Pubdate: Sun, 26 Nov 2006
Source: New York Times Magazine (NY)
Copyright: 2006 The New York Times Company
Author: Scott Turow
Note: Scott Turow is the author most recently of the novella 
"Limitations," which first appeared in a different form as a serial 
in the magazine.
Bookmark: (Opinion)
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The conservative ideological majority on the U.S. Supreme Court that
determined the 2000 election in favor of President Bush should have
grown stronger when Bush chose Justice Samuel Alito to replace the
moderate Sandra Day O'Connor. Yet in carrying out its first priority,
the war on terror, the White House has encountered unwelcome
resistance from the court.

Objections to Bush's sweeping view of executive power have come not
only from liberals and centrists, like Justice Anthony Kennedy but,
more remarkably, from Justice Antonin Scalia, who may end up playing a
pivotal role in future war-on-terror cases.

Scalia has long been regarded as an administration

Bush suggested during the 2000 campaign that Scalia was his idea of a
model justice.

In the court's Bush v. Gore decision, which brought that campaign to
an end, Scalia ventured the opaque claim that candidate Bush would
experience "irreparable harm" if the recount continued in Florida. Not
long after, the justice's son was appointed by the president to a top
position in the Labor Department. In January 2004, Scalia took a free
ride on Vice President Cheney's plane to go duck hunting with him;
later he refused to step aside in a major case involving Cheney.

Even beyond these affiliations, Justice Scalia's flamethrowing
rhetoric and his hostility to whole chapters of 20th-century
jurisprudence have made him a conservative icon and a favorite face on
liberal dart boards.

The justice has declared that the Constitution not only creates no
right to abortion but does not even protect private adult sexual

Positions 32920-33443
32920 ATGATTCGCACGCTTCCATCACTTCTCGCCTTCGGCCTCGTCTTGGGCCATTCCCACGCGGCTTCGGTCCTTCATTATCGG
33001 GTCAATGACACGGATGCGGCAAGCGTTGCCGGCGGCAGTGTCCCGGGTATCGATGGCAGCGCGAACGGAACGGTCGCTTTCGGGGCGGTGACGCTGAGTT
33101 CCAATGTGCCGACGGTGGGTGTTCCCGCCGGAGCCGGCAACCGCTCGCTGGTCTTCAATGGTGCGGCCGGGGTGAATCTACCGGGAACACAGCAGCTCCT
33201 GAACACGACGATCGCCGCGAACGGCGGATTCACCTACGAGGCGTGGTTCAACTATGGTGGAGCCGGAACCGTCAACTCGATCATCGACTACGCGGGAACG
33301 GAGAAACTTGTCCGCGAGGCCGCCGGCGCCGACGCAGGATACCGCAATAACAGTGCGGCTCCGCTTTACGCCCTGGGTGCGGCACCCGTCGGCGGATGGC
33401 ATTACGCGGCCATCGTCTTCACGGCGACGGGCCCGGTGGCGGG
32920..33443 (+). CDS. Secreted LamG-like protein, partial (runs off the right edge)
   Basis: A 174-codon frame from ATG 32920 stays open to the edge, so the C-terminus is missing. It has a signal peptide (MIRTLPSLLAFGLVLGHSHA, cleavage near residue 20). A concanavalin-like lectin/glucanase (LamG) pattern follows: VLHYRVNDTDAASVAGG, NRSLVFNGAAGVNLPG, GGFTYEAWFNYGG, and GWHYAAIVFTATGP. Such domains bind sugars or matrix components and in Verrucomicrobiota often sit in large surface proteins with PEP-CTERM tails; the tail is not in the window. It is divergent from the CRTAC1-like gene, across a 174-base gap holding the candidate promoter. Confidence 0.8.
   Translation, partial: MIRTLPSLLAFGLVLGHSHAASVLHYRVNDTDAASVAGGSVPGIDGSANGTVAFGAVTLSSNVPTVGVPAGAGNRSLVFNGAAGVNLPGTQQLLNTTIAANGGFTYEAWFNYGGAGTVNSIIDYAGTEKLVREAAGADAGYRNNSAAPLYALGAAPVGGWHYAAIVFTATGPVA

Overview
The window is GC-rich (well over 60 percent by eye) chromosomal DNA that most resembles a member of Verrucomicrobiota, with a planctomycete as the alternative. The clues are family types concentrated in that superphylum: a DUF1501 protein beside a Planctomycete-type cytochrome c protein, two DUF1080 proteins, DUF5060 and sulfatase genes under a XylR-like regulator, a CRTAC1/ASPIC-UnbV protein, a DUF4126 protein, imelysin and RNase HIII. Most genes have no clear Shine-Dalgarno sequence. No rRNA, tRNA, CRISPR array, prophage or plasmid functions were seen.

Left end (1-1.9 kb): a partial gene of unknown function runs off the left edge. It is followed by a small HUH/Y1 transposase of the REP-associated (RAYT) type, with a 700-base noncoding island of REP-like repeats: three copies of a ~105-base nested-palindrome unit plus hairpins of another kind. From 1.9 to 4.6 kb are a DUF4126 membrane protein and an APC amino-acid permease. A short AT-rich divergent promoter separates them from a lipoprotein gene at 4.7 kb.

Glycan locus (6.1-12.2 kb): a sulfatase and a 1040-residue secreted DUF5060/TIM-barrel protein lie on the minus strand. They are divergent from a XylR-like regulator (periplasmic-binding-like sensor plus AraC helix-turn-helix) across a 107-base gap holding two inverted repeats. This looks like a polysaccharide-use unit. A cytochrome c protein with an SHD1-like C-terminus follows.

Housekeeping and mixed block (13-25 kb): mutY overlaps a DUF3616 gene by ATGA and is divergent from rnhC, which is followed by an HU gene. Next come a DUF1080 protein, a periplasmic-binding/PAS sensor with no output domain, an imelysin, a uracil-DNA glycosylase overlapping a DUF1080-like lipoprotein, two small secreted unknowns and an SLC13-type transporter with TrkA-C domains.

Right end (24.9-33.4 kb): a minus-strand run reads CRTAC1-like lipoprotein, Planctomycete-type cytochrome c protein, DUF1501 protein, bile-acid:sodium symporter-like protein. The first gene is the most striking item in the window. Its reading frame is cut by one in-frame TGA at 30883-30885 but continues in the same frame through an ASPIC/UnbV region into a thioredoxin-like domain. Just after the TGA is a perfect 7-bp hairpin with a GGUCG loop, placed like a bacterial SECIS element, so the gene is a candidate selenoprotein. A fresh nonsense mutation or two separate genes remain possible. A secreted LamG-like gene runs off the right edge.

conduct, blasting the court's 2003 decision to strike down a Texas
sodomy law as "largely sign[ing] on to the so-called homosexual
agenda." He has scaled back the exclusionary rule, which bars evidence
obtained by unlawful police searches, and made it clear that he would
like to do away with Miranda warnings.

Less noted, however, is the fact that Justice Scalia, especially in
the last decade, has frequently taken an expansive view of the Bill of
Rights, thus supporting defendants in criminal cases.

Scalia is one of the intellectual godfathers of a strand of Supreme
Court decisions, crystallized by Apprendi v. New Jersey, that
revolutionized sentencing laws. Following a strict interpretation of
the Fifth Amendment's guarantee of due process of law and the Sixth
Amendment's right to trial by jury, Scalia has insisted that any fact
used to extend punishment beyond normal statutory limits must be
specified and proved to a jury beyond a reasonable doubt.

Despite his fevered support for capital punishment, Scalia also joined
a court majority in holding that the Constitution requires a death
sentence to be decided by a jury, rather than by a judge, effectively
setting aside every capital sentence still on direct appeal in five

Nor are Scalia's pro-rights decisions limited to one arcane area. In
Kyllo v. U.S. (2001), Justice Scalia, writing for the court, deemed
police use of heat-seeking technology to detect whether marijuana was
being grown inside a house a violation of the Fourth Amendment's
prohibition on unreasonable searches.

In a 2004 opinion, Scalia spoke for a court majority in finding
unconstitutional the widespread practice of using recordings or
prepared statements to the police as a substitute for the testimony of
unavailable witnesses.

And last term, supported by the court's four more liberal justices,
Scalia held that a defendant wrongly deprived of the lawyer of his
choice gets a new trial, no matter how overwhelming the evidence of
his guilt.

Justice Scalia is led to these seemingly divergent positions by his
unyielding adherence to a school of constitutional interpretation
called originalism. To Scalia, the Bill of Rights means exactly what
it did in 1791, no more, no less. The needs of an evolving society, he
says, should be addressed by legislation rather than the courts.

In all of this, Scalia is first and foremost a legal formalist --
meaning that to him, the rules are the rules.

He did not sign on to the Apprendi cases out of any special sympathy
for criminal defendants -- indeed, he once wrote an opinion refusing
to uphold an acquittal on the grounds that the defendant's motion for
acquittal was filed one day too late. Rather, he was motivated by the
assumption that, as he put it in the capital-punishment case, "the
right of trial by jury is in perilous decline." In other words, over
the years the right had come to be interpreted more narrowly than in

In adjudicating the war on terror, Scalia has come down strongly on